Historical fiction and magical realism meet in Alaska

'To the Bright Edge of the World' by Eowyn Ivey
'To the Bright Edge of the World' by Eowyn Ivey
Courtesy of publisher

Every week, The Thread checks in with booksellers around the country about their favorite books of the moment. This week, we spoke with Charlotte Glover Parnassus Books in Ketchikan, Ala.

"A lot of folks do not know the name Eowyn Ivey outside the state of Alaska," says Charlotte Glover.

But they should.

Ivey's first novel "The Snow Child" was a finalist for the Pulitzer Prize. It's her second book, though — "To the Bright Edge of the World" — that "has ruined me for all other books, for almost two years," Glover said.

"It is an absolute masterpiece of tone and content and historical fiction. I'm just completely in love with it, and I don't think any other book is going to equal that in a long time."

In it, Ivey melds historical fiction "with a smidge of magical realism."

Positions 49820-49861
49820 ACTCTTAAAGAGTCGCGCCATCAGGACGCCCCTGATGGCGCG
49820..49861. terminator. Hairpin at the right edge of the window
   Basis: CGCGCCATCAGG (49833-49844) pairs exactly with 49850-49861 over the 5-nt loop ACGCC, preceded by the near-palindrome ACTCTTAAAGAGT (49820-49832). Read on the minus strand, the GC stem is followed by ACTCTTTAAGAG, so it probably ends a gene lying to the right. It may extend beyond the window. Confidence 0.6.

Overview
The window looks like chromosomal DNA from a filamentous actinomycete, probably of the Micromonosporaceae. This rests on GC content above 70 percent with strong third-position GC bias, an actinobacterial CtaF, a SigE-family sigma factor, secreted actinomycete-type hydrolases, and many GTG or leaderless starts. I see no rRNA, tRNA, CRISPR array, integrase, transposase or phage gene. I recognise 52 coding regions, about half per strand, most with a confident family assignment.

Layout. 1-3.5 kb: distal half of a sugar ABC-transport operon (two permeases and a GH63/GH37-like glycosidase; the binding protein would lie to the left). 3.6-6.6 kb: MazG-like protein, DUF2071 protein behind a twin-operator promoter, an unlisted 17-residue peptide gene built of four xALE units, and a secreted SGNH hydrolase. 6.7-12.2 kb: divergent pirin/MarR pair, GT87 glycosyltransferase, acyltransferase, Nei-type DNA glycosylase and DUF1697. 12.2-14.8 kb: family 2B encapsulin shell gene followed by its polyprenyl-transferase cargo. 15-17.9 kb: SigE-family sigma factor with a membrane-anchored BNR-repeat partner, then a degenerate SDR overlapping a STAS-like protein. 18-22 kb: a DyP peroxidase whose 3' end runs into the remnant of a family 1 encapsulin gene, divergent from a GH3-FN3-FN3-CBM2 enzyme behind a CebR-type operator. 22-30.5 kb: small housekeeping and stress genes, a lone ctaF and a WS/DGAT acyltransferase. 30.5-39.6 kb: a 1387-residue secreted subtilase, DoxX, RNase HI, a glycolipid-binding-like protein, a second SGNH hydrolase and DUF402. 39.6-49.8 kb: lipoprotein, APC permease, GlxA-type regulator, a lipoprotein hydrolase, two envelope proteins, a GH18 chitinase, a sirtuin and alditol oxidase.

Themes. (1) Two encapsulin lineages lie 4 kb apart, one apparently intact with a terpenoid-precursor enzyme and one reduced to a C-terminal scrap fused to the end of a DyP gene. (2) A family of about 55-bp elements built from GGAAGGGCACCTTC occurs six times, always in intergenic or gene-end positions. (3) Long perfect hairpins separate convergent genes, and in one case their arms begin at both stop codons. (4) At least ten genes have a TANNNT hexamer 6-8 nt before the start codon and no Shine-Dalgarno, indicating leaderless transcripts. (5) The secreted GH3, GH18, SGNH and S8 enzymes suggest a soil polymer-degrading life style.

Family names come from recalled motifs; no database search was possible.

"It's strongly based on the real journals of an Army captain who mapped part of Alaska," Glover said. In the novel, a fictional Army captain sets out on a mapping expedition. His young wife plans to accompany him, but when she becomes pregnant, she has to stay behind in the barracks in Vancouver.

"The bulk of the book is their correspondence, and so it is a Lewis and Clark-type wilderness expedition, mapping a fictional river in Alaska, but told in the voice of a very lyrical woman. It's the most yin-yang book I've ever read in my entire career, where it's so lyrical and lovely, but at the same time it's dealing with an incredibly hard expedition."

"There are just so many elements to this book that make it so satisfying and so delicious and so worth reading over and over again that it's just ruined me."

To the Bright Edge of the World To the Bright Edge of the World

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